'I'm doing great,' says Pa. officer who was shot in face
"I would go back tomorrow if I could," said Philadelphia rookie who was shot in the face with a shotgun.
PHILADELPHIA — Police Officer Richard Decoatsworth, who took a shotgun blast in the face last week, left the hospital yesterday with bandages on his neck and chin, declaring that the injuries looked worse than they were and that he was "doing great."
"I'm doing great," he said as he paused with his parents, Mark and Evelyn, and sister, Natalie, to speak to reporters outside the hospital.
"I can't wait. I would go back tomorrow if I could," Decoatsworth said of returning to police work.
It wasn't a surprising response from the officer, who graduated from the police academy in March and was hailed as a hero by fellow officers after he chased the gunman three blocks despite bleeding profusely.
Before leaving, Mark Decoatsworth said that it had been a trying time for the family, and that his son was "very tough."
"I was very proud of my son," he said.
Decoatsworth was shot at 9:05 a.m. Sept. 24 in West Philadelphia after stopping a Buick that had been backing up on Farson Street near Market Street. When three teens got out of the car and started walking away, the officer ordered them back to the car. As they complied, the driver pulled out a sawed-off shotgun, leveled it on the hood of the Buick, and fired birdshot at Decoatsworth at close range.
Though seriously wounded, Decoatsworth ran after the gunman while returning fire. Several blocks later, he collapsed on the 100 block of Paxon Street and radioed for assistance.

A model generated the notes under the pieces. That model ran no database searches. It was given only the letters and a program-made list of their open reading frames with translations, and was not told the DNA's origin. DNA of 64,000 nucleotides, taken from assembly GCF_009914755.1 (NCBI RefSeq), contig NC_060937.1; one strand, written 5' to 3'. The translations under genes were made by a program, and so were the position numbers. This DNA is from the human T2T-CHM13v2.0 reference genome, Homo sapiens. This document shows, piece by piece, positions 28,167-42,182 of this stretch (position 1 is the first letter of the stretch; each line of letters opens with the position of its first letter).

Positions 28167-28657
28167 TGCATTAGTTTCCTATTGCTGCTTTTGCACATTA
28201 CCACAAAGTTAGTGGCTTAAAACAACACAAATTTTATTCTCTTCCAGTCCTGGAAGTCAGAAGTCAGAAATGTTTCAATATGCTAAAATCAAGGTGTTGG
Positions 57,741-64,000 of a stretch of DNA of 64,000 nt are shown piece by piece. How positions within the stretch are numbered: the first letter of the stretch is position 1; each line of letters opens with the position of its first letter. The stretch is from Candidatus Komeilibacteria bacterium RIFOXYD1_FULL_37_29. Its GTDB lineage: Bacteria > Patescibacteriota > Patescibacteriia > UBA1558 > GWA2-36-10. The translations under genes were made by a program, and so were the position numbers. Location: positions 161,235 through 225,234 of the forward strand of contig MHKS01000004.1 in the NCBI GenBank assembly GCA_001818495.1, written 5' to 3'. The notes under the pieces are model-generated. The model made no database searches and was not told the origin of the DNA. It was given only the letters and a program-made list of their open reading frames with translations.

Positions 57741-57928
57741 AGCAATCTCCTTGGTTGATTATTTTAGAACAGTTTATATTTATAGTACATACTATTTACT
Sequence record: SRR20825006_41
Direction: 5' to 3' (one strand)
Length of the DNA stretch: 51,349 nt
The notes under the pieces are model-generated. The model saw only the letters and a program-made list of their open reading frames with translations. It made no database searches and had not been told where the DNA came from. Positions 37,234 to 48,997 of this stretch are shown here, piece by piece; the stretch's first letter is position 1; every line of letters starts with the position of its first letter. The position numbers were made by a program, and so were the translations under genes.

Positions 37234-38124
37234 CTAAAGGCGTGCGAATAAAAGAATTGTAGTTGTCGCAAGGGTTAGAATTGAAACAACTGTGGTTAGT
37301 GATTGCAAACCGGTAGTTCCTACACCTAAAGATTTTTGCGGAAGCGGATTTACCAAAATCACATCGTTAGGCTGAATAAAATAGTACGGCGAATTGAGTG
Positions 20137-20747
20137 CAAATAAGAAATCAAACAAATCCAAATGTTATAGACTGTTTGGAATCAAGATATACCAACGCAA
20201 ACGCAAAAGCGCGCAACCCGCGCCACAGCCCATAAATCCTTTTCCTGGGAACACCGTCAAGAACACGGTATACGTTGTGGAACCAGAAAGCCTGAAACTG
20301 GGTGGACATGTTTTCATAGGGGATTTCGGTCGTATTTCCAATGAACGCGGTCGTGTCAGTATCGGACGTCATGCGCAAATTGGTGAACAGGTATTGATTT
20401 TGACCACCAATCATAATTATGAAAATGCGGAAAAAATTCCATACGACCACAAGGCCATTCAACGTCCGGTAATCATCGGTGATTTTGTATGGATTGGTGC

Police flooded the area, searching rooftops and under cars for the gunman. They arrested Antonio Coulter, 20, who they said had been hiding in a brushy alley between Paxon and 52d Streets, and recovered a sawed-off shotgun hidden in weeds about 25 feet away.
Coulter, who lives on the block where the shooting happened, was charged with attempted murder, aggravated assault and related offenses.
Top police officials, including Commissioner Sylvester M. Johnson and Homicide Inspector Joseph Mooney, called Decoatsworth's pursuit heroic.
The officer underwent several hours of reconstructive surgery the day of the shooting.
Yesterday, though eager to get back to work, Decoatsworth said he had not decided whether to return to the 16th District, where he was wounded. He said that he loved working there, but that decisions about his career would be made later.
Typically, officers who have been shot in the line of duty may pick where they want to work when they return.
Decoatsworth downplayed the accolades from fellow officers.
"I was just doing my job, just as any other officer would have done," he said.
Copyright 2007 Philadelphia Inquirer
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